Dissociation between subjective and behavioral responses after cocaine stimuli presentations

Susan A. Dudish-Poulsen, Dorothy K. Hatsukami

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36 Scopus citations


This study was designed to explore the relationship between craving and cocaine-seeking behavior with the use of both subjective and behavioral measures. Five males and five females who have used crack at least two times a week for 6 months, and who reported using 0.5 g of crack within 24 h on at least one occasion, participated in an inpatient study. Subjects underwent a total of four experimental sessions, during which they were exposed to either neutral (Neutral Stimuli Condition) or cocaine-related (Cocaine Stimuli Condition) external and internal stimuli. Subjects were exposed to each stimuli condition twice, on separate days, in randomized order. External stimuli comprised neutral or cocaine-related videotapes and paraphernalia, and the internal stimulus was either a 5-mg ('placebo') or 0.4 mg/kg delivery of cocaine. At baseline and after each stimulus exposure, subjects completed a composite cocaine craving questionnaire. Subjects next worked on concurrently-available fixed-ratio tasks either for tokens that could be exchanged for money ($2) or for tokens that were exchangeable for deliveries of cocaine (0.4 mg/kg). The results show that subjects reported significantly greater cocaine craving after exposure to cocaine-related vs. neutral stimuli, indicating that craving for cocaine can be successfully modeled in a laboratory setting. However, this change in subjective response did not predict drug-seeking behavior. The number of cocaine tokens earned following exposure to the cocaine-related vs neutral stimuli was similar. These results suggest that in a laboratory setting, craving may be unrelated to cocaine-seeking behavior in non-treatment-seeking cocaine users.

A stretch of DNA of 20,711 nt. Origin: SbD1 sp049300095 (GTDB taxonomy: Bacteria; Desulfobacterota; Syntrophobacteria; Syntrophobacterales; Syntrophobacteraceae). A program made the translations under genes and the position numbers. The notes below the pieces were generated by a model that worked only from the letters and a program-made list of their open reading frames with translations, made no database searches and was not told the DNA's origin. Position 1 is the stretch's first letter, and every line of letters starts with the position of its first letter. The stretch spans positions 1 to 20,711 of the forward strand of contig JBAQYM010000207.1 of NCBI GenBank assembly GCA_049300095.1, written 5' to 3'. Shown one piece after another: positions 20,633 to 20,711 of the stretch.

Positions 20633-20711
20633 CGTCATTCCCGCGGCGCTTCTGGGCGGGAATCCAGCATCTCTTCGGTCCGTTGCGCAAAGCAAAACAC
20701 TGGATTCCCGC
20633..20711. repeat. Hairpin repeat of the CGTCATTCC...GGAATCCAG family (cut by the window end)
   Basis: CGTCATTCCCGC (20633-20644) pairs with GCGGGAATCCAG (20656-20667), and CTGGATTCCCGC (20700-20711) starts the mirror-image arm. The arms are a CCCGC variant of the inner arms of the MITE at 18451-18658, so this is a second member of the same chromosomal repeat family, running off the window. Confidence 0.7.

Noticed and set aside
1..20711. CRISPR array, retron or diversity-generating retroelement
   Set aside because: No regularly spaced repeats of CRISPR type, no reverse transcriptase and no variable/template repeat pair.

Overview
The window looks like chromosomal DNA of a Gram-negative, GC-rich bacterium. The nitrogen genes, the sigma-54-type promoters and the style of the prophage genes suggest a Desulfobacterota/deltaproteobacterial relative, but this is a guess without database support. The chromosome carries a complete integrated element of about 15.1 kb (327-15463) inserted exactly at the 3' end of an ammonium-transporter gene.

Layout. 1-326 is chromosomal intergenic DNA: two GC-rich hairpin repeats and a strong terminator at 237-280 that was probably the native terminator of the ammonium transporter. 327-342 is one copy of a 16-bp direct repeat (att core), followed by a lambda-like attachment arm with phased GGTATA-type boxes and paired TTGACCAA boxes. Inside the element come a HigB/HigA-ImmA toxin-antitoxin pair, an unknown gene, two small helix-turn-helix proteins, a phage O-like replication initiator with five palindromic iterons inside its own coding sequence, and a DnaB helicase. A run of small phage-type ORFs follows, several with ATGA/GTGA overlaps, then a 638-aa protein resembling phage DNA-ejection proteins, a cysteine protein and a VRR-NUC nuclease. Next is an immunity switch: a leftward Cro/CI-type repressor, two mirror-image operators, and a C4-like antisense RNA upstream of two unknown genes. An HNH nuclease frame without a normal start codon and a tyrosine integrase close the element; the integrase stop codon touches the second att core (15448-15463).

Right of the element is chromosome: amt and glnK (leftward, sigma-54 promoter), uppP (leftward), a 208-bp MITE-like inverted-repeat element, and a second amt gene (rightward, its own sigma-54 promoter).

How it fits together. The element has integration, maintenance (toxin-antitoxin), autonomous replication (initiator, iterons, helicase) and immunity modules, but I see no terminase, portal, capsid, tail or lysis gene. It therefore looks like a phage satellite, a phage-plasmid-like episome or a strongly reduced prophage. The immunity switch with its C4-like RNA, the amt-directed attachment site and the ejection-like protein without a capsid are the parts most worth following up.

Original languageEnglish (US)
Pages (from-to)1-9
Number of pages9
JournalDrug and alcohol dependence
Issue number1
StatePublished - Sep 17 1997


  • Crack
  • Craving
  • Drug-seeking
  • Self-administration
  • Subjective effects

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